Then it was our turn to bowl on another sporting wicket. It was far from a batsman's paradise and the pitch was always going to encourage seam movement if the ball was put in the right spot. And that's what England did. At the start of the West Indies innings they could hardly get a run off the bat. If they were not discouraged they were certainly discomfited. Our tails were up and it felt good to be bowling. The entry of Brian Lara into the proceedings changed things a bit. After my first spell, in which only 12 runs came off nine overs, I felt brisk and confident even though the temperature was 33C and sweat was pouring off the bowlers like water down the Niagara. The second spell was a little bit different. Lara took the attack to me.
It would be silly of me to claim that I bowled well in that short burst but it was irritating to see the ball being carved through the slips. The pitch might have been green but the rub of it was hardly with us in that brief period. But England are a hardened side these days and we did not let them get away. The bowlers performed well as a unit and knew that due diligence and adherence to the right principles would bring their own reward.
So they did, not least for Fraser. He was written off in many quarters last year but nobody should ever be consigned to the scrapheap. He is a bowler who has forged a career out of putting the ball in the spots where the batsmen have to play it and that is what he did in Trinidad as the West Indies first innings ground into trouble.
Lara, it should always be remembered, is not super- human. Much was made in the press over here after a press conference I gave before the match started. It was as though I had said I had a plan for the West Indies' captain and wanted to take him on. Sure, I wanted to bowl to him but it is silly to suggest that he would be singled out. You always have to bear in mind that any batsman can be prised out. That is what happened to Lara here. He played some good-looking shots but he was taking some risks, too.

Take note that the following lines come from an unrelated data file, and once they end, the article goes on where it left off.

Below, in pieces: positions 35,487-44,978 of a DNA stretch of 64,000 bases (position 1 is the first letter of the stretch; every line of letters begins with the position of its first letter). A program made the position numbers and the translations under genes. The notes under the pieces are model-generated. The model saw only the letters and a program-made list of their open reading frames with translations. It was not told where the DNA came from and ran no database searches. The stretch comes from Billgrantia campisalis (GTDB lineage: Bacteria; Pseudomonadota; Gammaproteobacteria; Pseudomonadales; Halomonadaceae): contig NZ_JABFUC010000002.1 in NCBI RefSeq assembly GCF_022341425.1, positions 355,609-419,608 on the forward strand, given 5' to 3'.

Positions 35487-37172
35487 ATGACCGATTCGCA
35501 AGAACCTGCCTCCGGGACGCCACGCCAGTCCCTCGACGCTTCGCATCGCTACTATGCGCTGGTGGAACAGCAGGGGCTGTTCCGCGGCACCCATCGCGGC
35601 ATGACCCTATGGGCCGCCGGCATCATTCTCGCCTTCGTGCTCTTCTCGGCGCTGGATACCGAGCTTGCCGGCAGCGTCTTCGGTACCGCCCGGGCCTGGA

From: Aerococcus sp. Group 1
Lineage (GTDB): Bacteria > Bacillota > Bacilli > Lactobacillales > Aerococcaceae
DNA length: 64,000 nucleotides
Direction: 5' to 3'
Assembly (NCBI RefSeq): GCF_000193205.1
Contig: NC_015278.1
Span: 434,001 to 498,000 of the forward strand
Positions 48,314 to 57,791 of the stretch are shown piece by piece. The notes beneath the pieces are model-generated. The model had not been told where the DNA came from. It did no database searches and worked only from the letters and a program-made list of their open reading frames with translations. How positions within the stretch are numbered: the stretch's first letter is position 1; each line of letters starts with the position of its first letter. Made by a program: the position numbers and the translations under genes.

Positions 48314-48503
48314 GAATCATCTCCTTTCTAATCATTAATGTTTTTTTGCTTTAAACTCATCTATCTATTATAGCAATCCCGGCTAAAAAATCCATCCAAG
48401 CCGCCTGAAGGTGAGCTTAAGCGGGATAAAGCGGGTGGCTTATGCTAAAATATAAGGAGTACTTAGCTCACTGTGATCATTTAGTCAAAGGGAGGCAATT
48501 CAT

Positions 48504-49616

He took one risk too many against Fraser, who really had his tail up. What a good day it was for the senior seamer, batting as he did and then charging in to get five wickets on his recall. No doubt, considering all the pre-publicity and the fact that he is captain, Lara was the most special. No doubt, too, our captain's heart was in his mouth as the ball skewed in his direction at mid-off.
England shaded the second day through good, hard-headed professionalism. We might have scored more runs on the first day, but this is probably destined to be a low-scoring series. No praise is too high for the innings played by Nasser Hussain. Going in at No 4 he stayed there until the end and shepherded the lower order through. His concentration in trying temperatures never wavered. It's often said that a 50 in certain cricketing circumstances is worth more. Hussain's unbeaten 61 definitely merited a century.
I will always have happy memories of Port of Spain, for although England were bowled out - infamously - for 46 here four years ago, and thus lost a Test match we could so easily have won, my career-best bowling figures still remain the 6 for 60 I took then. Let's hope that the memories after this Test will be even better.
There is no mistaking now that this tour has finally started. There is nothing like the tension of Test cricket to keep your mind honed. It can be irritating, annoying, tiring but it can be enormously uplifting too - as long as you keep replacing those fluids.
Not much time or inclination for reading at the moment but I have finally come to the end of John Grisham's The Partner. The hero did not get it all his own way in the end after setting his carefully laid plan and found himself without any of the money he had stolen. We must hope our carefully laid plans are properly rewarded.Reuse content